Thursday, November 19, 2009
Practice Makes Perfect
If it isn't obvious by this point in time that I've hit my "oh, my God I suck as an author" point, well I have. I recently read a blog post by Nathan Bransford an agent who is also a published author. In this post, he talked about how horrible it is to be in the waiting stage of getting published. You're constantly waiting with baited breath for a response. Then, when you finally get one, it's most likely a rejection.
I try to keep in mind that statistically only one out of twenty say yes. The story is: I already had one yes that turned out to be an eventual no and now I'm beating myself up. I keep thinking "if only my first few pages had been more XYZ." So, now I'm progressively going back to the drawing board and rehashing my book (AGAIN).
It's not too bad. I have about six new beta readers and one of them has already given me some very excellent feedback. I'm excited about these new readers because they are all in the age bracket I'm writing for. Plus, at least half of them are die-hard urban fantasy/paranormal fiction readers and two are grammar/literature people.
In addition to my new betas, I'm changing some minor plot details. I'm tightening up a few loose ends and I'm giving the book a couple of new scenes and two new chapters. In the interest of space, I'm cutting out a couple of scenes and chapters as well. The book has a new beginning and a new ending.
I'm changing the title from That Which Lies in Darkness to Lies in Darkness. It's more marketable that way.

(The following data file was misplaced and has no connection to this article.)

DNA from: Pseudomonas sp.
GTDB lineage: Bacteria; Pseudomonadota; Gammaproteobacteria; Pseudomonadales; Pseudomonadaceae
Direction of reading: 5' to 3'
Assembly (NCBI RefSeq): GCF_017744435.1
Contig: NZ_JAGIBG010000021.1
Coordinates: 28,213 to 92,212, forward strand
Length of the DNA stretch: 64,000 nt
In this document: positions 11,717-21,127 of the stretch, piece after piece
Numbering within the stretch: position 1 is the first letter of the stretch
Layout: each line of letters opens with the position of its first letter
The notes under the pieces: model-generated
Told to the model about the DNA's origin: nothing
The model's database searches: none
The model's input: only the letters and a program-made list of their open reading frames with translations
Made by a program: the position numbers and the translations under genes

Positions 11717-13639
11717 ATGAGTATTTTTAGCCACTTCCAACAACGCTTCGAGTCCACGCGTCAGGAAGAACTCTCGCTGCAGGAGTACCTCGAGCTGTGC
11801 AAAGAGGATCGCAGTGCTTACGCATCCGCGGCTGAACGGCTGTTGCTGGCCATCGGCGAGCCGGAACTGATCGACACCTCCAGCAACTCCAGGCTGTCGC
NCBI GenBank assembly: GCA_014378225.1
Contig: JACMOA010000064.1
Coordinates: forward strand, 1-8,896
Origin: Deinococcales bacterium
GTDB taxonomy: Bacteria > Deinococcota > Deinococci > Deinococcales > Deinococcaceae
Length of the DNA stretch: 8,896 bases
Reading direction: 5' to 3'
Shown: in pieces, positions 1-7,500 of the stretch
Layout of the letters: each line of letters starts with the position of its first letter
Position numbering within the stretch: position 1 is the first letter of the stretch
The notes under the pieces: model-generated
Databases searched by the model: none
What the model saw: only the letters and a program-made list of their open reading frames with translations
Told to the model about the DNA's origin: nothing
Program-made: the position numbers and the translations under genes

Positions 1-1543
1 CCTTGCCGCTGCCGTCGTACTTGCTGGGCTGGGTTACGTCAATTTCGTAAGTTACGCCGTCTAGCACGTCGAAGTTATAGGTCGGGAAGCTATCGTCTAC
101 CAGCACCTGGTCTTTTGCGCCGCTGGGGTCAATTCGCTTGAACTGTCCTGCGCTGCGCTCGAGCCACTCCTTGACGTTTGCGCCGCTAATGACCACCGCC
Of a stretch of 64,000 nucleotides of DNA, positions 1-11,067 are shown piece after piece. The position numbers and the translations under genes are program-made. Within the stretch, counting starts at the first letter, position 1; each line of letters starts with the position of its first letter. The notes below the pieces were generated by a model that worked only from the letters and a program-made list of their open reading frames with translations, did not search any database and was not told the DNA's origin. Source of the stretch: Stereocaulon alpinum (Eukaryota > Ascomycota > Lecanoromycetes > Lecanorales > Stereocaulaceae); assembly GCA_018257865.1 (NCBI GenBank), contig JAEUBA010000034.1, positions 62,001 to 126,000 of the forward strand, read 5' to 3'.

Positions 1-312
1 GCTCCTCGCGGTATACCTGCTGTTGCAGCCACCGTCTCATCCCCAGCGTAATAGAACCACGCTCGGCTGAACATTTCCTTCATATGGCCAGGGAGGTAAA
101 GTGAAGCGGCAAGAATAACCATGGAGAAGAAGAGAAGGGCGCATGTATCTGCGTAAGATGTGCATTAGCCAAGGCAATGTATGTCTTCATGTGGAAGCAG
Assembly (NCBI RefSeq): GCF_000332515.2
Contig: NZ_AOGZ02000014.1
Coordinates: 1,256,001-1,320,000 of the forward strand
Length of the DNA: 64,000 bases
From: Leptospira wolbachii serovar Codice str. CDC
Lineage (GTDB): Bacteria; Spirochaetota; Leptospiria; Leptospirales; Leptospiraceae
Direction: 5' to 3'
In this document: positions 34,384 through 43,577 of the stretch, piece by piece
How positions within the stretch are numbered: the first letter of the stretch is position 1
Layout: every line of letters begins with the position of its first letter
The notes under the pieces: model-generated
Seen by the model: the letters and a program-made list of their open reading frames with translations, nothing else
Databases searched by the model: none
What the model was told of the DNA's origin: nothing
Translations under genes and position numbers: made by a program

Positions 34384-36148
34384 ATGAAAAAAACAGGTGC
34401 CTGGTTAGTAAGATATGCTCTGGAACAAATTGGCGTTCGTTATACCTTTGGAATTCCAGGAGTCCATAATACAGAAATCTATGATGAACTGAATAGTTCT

In addition to all of that, I'm also going to rewrite my query. I figure there is no harm in trying a different approach to the market. I'm flirting with pitching as young adult, but I can't really see teens understanding some of the concepts and I don't want angry parents thinking I'm converting their children into some cult. We'll see.
My special project for Black Friday is to write a kick-ass summary for the book and maybe, if I'm not dead by the end of my summary, I'll work on a proposal. I'm a little apprehensive about both of these projects. I've never been very good at streamlining detail. I'm known for my ability to retell an hour long movie over the span of an entire day. As for the proposal-well, I haven't written one since Grossman's publishing class and I'm not sure I came out with a glaring understanding of the subtlety of book proposals. But, at least I'm willing to try.
I'm also completely convinced that I need a laptop, a web page, and a vlog account on YouTube.
I'm doing this all while I still have queries floating around and yes, I still consider my book complete. I'm under the general assumption that no good writer ever really lets any one of their pieces get published without that voice in the back of their head saying "I could have made that better" (even after they just spent a year of editing to make it better). If an agent or publisher doesn't like that philosophy I'm not sure if I want to work for them. A writer is always improving and I want someone who understands my desire to grow as a writer and story teller. Plus, I can't see anyone who is in the business getting ticked off at my desire to become more marketable.
Meanwhile, I'm still on strike from both reading and listening to books. I think it's helping. But, I'm suffering from spending far too much time networking with other authors. Now, I want to read their work. Oh well, guess my TBR stack is going to get a lot larger this winter.